OPINION: Ways to help Lebanon six months after the Beirut blast

by Julia Sánchez | ActionAid
Thursday, 4 February 2021 13:22 GMT

Vehicles drive near the site of the Aug. 4 explosion at Beirut port, in Beirut, Lebanon December 9, 2020. REUTERS/Mohamed Azakir

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* Any views expressed in this opinion piece are those of the author and not of Thomson Reuters Foundation.

It is time to give power to women, young people and their organisations so they can rebuild their communities in a progressive and equal way

By Julia Sánchez, Secretary General of ActionAid International. Julia Sánchez is a development practitioner, feminist and environmentalist who has been promoting equity and sustainable development for over 25 years

“In addition to the horror of our injuries, our house was completely destroyed. The help we received was insufficient and arrived late. We are still waiting for what we were promised.”

On the morning of August 4th, 2020 Katia, 46, was at her family home with her four children only 500 metres away from the epicentre of the Beirut port blast.

“We lost almost everything, even the clothes in our closets were torn to pieces and all our belongings were destroyed. A small local organisation helped us fix the broken doors and restore the windows, but there is a lot of work left to be done and we can’t afford to fix it all ourselves.”

The assistance Katia and her family received from the Lebanese Government and international agencies was slow-to-arrive and covered less than 20% of the damage the explosion caused to her property and belongings. This delayed Katia and her family from moving back into their home and restarting life again.

We know that local organisations, frontline workers, and volunteers struggled to coordinate their efforts with the government and international agencies following the devastating blast in the Beirut port. Local people and civil society spearheaded much of the response on the ground through spontaneous action.

Lebanon has been confronted with several crisis all at once: the Covid-19 pandemic, political upheaval, the Beirut port explosion, chemical hazards, economic meltdown, and discrimination against migrants and refugees.

Instead of joining forces and having a unified approach to this multi-layered crisis, the response of the international community has been, at best, haphazard.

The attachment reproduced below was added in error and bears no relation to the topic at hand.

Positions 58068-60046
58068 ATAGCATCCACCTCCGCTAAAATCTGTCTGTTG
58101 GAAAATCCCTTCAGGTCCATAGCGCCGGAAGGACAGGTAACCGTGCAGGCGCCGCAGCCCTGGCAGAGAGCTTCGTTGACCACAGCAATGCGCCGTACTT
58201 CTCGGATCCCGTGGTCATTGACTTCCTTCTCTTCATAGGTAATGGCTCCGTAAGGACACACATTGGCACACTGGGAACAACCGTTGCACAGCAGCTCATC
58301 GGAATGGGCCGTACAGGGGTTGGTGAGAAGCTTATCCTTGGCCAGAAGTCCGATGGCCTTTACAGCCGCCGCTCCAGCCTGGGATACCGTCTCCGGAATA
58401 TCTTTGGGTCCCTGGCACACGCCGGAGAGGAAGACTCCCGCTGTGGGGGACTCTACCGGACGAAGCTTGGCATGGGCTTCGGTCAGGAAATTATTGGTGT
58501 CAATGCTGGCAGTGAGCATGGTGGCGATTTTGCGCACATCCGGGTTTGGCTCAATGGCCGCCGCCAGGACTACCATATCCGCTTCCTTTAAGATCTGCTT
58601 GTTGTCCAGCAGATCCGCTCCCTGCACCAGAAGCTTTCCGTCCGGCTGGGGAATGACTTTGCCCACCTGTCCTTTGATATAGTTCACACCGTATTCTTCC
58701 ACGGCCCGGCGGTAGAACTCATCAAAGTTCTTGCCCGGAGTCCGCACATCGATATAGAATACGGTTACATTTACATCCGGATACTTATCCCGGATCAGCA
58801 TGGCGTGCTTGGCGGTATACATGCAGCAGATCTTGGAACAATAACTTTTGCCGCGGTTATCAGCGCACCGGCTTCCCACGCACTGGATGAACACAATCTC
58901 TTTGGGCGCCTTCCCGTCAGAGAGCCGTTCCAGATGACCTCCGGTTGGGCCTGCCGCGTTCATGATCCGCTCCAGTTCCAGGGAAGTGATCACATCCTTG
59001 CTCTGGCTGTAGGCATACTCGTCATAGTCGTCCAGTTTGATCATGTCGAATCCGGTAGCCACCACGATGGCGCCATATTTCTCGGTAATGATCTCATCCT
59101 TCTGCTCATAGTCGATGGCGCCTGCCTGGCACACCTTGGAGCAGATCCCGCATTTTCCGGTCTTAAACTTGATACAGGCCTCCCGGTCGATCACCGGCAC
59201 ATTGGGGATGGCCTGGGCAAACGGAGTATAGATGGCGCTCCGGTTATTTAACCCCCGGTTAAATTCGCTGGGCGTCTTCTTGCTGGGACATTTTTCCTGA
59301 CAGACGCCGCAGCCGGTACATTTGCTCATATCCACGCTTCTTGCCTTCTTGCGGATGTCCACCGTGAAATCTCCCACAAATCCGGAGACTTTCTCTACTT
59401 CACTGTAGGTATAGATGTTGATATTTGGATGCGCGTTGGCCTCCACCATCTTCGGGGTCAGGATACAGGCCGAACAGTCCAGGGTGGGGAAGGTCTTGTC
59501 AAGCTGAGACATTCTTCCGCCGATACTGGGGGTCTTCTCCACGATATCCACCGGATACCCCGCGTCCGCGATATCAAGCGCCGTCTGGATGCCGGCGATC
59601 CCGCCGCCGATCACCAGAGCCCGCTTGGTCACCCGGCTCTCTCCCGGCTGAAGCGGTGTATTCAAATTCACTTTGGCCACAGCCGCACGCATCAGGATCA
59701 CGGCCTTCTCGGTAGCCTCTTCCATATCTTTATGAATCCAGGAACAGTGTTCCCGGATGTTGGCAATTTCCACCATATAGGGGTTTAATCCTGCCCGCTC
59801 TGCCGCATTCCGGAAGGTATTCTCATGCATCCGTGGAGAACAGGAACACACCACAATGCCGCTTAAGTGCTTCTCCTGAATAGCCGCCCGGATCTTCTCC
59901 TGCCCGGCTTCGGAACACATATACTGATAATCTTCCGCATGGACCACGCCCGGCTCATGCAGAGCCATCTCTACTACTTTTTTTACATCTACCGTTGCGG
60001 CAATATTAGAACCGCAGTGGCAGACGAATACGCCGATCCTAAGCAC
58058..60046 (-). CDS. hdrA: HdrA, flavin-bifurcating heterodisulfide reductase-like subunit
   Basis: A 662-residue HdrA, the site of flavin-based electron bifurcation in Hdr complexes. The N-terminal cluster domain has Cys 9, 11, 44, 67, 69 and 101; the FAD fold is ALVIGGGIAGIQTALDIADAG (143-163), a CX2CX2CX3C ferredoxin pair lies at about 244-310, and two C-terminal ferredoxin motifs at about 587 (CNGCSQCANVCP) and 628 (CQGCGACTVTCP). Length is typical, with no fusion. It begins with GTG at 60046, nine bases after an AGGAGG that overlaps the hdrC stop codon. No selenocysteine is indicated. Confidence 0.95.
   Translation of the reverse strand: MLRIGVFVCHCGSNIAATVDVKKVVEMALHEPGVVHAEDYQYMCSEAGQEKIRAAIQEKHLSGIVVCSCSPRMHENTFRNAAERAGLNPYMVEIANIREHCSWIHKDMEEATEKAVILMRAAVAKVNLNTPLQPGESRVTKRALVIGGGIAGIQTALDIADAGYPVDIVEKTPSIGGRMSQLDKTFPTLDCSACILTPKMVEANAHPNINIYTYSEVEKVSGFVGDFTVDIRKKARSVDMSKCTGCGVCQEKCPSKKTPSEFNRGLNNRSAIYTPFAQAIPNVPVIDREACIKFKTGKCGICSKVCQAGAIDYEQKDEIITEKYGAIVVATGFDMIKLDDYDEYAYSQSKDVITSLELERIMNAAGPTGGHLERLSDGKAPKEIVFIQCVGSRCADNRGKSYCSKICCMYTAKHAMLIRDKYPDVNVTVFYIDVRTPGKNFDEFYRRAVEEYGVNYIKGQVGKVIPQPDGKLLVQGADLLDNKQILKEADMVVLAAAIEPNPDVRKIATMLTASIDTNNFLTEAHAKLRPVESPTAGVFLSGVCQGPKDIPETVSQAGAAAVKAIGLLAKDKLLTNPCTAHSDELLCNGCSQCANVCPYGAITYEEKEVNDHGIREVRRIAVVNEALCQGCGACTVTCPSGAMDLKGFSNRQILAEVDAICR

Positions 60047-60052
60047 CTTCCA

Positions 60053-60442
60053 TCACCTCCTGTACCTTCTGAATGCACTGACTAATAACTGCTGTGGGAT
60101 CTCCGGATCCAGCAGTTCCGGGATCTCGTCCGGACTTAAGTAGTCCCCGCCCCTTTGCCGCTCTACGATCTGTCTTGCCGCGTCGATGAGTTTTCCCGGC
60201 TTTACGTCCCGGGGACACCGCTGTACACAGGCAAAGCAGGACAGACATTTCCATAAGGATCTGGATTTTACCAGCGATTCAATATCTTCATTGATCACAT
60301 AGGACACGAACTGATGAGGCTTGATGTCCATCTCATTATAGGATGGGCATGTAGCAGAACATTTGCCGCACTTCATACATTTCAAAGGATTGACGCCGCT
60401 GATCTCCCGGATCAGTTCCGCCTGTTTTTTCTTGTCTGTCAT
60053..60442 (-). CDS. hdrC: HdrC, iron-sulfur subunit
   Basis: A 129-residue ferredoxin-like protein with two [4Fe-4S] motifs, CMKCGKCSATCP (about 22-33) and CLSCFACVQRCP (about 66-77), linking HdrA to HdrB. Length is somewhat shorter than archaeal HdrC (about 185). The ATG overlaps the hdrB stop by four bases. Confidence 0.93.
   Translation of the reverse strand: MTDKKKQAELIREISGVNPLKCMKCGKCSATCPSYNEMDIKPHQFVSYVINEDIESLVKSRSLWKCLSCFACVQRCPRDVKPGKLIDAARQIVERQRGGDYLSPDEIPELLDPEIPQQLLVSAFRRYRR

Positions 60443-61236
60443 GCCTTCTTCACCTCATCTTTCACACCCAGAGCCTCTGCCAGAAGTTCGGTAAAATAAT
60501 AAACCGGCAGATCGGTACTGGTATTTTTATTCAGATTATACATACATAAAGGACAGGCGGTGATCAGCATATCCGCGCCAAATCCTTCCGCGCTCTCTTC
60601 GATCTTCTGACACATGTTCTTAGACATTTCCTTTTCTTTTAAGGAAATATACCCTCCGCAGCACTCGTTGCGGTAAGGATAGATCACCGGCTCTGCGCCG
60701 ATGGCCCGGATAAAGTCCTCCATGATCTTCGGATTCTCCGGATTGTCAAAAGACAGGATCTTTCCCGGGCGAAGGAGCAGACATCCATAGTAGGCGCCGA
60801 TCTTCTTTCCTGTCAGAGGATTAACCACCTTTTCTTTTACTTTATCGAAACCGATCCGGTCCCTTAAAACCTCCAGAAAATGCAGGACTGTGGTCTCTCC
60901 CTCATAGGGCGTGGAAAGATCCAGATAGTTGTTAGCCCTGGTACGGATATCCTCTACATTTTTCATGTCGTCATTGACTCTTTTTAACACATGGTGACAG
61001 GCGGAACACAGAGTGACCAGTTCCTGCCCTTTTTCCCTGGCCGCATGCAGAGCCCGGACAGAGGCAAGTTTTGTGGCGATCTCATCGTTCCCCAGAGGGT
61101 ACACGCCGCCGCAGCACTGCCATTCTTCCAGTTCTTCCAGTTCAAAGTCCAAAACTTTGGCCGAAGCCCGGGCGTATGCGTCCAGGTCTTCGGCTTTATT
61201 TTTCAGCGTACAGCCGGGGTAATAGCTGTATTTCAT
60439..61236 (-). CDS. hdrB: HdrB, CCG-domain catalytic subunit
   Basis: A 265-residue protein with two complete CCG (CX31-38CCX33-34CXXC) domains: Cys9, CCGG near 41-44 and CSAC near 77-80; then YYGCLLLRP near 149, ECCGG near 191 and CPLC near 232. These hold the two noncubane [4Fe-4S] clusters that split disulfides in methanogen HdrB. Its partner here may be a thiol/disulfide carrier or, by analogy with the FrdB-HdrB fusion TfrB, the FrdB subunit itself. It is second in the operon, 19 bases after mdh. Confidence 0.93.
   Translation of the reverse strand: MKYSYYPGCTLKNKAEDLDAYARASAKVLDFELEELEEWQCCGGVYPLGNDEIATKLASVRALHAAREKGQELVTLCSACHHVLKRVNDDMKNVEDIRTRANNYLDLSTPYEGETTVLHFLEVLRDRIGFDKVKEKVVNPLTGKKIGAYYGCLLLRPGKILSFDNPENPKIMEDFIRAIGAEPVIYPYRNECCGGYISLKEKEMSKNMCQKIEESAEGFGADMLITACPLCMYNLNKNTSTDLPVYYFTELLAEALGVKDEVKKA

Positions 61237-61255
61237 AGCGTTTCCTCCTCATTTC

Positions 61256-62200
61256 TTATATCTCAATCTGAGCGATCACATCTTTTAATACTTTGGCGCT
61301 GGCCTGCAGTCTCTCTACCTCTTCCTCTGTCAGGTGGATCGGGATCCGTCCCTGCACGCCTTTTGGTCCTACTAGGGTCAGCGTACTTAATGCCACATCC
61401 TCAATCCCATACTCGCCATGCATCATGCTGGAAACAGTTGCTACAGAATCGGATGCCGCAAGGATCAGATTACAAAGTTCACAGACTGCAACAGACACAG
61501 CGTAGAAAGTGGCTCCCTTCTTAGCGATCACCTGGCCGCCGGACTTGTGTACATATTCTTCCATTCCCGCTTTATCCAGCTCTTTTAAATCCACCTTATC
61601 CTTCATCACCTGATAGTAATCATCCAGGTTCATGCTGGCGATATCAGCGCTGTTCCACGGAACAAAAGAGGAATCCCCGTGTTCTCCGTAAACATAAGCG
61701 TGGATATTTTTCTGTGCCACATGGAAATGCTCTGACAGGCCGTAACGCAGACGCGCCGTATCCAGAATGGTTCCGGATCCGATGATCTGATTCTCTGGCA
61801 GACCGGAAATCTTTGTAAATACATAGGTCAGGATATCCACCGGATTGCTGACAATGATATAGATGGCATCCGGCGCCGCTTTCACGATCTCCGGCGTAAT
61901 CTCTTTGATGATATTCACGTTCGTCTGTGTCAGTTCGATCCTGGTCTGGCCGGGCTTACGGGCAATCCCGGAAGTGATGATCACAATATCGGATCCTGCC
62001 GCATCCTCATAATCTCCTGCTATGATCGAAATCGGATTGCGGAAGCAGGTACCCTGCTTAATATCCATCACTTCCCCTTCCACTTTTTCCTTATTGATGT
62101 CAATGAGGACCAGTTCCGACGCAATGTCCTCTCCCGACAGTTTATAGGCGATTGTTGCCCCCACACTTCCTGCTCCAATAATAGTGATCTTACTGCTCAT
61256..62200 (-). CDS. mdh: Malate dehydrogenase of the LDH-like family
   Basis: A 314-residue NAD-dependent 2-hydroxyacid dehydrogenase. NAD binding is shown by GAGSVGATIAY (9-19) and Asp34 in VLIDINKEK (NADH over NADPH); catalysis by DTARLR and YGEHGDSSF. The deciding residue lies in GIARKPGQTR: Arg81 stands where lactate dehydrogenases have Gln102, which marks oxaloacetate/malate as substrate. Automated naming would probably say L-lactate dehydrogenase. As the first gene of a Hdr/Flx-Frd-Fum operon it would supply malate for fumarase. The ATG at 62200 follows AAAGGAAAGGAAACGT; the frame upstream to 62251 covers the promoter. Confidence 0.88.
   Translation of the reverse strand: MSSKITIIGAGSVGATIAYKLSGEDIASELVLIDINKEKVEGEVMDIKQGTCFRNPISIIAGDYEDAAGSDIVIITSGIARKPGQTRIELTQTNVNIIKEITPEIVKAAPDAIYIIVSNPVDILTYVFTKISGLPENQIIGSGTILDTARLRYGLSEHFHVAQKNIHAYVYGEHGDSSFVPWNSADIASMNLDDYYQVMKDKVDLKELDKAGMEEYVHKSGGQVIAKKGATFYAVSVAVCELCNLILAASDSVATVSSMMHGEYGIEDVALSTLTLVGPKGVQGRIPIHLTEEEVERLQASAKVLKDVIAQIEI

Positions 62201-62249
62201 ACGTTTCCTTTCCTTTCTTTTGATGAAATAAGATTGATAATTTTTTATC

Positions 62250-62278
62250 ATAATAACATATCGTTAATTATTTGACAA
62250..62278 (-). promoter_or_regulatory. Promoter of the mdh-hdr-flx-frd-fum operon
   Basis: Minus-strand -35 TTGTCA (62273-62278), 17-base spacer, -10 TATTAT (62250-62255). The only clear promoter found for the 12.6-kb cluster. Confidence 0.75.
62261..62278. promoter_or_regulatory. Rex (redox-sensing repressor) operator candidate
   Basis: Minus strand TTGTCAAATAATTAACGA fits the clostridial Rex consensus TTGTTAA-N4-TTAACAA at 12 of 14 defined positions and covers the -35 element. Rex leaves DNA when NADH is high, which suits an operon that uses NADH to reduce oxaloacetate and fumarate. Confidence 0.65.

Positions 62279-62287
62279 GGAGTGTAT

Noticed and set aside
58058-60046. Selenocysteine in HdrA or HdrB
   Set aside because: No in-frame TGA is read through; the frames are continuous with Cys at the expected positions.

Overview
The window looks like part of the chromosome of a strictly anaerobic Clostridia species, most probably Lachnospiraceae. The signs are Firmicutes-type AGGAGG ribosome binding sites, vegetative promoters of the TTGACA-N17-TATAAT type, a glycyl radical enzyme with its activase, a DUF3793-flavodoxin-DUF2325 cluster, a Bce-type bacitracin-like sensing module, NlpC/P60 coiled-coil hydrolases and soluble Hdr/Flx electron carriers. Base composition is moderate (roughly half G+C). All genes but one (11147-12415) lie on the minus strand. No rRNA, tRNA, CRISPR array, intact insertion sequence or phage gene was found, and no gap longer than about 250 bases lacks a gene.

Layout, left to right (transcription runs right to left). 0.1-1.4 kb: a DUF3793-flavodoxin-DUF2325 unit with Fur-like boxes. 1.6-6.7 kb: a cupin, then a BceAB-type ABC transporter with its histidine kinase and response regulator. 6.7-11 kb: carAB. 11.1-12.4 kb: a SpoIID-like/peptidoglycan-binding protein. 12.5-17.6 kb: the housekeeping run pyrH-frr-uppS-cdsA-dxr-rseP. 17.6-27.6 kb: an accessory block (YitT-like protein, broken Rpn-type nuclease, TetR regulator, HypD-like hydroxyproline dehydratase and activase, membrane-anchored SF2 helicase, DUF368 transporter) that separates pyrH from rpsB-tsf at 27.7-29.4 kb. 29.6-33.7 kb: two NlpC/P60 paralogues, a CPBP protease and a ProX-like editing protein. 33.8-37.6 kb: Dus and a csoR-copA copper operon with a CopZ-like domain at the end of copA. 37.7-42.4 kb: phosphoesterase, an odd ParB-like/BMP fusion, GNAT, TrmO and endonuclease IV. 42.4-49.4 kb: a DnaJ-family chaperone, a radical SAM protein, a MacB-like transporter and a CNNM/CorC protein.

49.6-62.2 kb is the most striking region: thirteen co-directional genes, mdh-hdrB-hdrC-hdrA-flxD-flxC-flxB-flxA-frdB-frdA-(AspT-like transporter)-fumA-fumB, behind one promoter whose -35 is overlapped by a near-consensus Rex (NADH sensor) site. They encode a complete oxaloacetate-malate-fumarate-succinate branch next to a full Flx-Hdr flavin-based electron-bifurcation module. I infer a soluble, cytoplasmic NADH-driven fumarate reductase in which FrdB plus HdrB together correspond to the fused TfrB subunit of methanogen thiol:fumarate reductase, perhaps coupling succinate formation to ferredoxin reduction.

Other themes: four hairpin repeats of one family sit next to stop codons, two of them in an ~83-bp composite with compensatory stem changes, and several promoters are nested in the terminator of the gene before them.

Decision-making spaces are often challenging to access for grassroots organisations working with women, young people, LGBT+ people, Syrian and Palestinian refugees, migrant workers, and other marginalised populations.

Women, young people, and their organisations should be at the forefront of relief responses. It is only through distributing power to local communities and networks that we can shift power into the hands of those who know the situation on the ground best and are closest to the needs of crisis and disaster affected people.

By prioritising the rights of women at a time when their rights are most violated, and women can be at their most vulnerable, the power balance gradually shifts. This approach must be a crucial component of the United Nations Beirut explosion flash appeal, only 10% of which is being channelled towards the protecting women, children and the most vulnerable.

My charity, ActionAid, is working closely with partner organisations on the ground in Beirut to achieve gender equality and protection from gender-based violence.

Each organisation possesses in-depth knowledge of local communities, allowing them to be nimble in their response to the blast and place the most vulnerable at the centre of their work.

It’s from the people on the ground we can learn the most.

Take Maya Abdo Al-Ahad. The 25-year-old was traumatised by the blast. She lost family members and friends and her home and business were destroyed.

Maya received counselling on psychological first-aid in a crisis from youth organisation, The Dawer Foundation. The sessions not only helped Maya deal with post traumatic stress herself  but enabled her to support others close to her.

“After psychological first aid training, I became attentive to individuals who may need support, listening and comforting them, helping them understand their concerns, addressing their basic needs, and linking them to information or services” Maya told us.

When local women and young people lead humanitarian responses to crisis, the voices of the most vulnerable are heard, the response is timely and the rights of women and young people are prioritised. If we do this, we can look to not only rebuild the lives of people in Lebanon but help address underlying inequalities and injustice.